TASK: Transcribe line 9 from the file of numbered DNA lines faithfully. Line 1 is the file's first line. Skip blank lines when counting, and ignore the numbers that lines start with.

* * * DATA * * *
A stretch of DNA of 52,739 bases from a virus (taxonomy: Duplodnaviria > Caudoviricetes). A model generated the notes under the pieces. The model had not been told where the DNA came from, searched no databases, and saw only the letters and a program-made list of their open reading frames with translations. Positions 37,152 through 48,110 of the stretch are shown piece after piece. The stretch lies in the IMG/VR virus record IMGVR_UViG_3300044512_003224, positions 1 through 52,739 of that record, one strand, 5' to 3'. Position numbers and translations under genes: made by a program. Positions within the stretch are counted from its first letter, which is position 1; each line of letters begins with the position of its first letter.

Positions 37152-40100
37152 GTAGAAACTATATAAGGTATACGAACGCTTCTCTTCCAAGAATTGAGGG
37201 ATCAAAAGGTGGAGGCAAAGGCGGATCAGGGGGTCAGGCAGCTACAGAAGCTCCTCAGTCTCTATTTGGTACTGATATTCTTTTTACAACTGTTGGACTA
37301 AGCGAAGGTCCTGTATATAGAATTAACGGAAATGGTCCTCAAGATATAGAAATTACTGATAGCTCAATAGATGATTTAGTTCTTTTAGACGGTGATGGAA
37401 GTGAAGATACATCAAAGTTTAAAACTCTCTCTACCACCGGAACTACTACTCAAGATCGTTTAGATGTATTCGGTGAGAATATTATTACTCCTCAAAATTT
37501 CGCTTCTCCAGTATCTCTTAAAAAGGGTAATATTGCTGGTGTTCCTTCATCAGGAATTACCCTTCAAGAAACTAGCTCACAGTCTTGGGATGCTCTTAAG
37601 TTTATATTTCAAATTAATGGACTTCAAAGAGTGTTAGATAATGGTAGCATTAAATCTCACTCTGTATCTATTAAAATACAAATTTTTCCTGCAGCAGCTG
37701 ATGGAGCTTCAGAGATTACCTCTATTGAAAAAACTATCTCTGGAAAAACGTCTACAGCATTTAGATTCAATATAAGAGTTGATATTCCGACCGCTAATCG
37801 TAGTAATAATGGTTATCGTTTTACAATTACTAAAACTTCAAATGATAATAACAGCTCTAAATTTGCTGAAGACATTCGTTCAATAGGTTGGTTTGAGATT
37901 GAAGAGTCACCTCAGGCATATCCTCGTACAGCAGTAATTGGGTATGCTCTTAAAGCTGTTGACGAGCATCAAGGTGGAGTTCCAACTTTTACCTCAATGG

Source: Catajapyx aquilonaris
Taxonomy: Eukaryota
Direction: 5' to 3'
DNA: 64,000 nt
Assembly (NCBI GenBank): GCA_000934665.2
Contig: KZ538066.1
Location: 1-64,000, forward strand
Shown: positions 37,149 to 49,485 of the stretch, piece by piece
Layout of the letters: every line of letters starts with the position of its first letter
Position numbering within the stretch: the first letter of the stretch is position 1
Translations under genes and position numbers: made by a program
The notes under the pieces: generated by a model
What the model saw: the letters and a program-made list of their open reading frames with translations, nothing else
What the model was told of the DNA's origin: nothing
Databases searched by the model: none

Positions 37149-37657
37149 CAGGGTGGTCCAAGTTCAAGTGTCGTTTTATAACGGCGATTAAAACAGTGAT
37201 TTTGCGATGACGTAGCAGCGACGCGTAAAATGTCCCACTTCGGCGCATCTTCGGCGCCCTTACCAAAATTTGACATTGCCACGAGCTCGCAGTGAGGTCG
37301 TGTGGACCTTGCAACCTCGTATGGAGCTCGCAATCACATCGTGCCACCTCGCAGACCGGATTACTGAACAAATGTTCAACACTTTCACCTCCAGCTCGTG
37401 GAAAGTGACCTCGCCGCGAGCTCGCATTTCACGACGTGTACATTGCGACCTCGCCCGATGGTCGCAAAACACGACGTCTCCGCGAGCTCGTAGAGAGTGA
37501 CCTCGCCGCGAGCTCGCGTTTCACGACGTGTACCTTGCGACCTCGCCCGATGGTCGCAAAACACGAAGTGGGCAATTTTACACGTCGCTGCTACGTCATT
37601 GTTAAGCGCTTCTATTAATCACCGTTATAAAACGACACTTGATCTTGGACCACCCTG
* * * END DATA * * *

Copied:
37701 ATGGAGCTTCAGAGATTACCTCTATTGAAAAAACTATCTCTGGAAAAACGTCTACAGCATTTAGATTCAATATAAGAGTTGATATTCCGACCGCTAATCG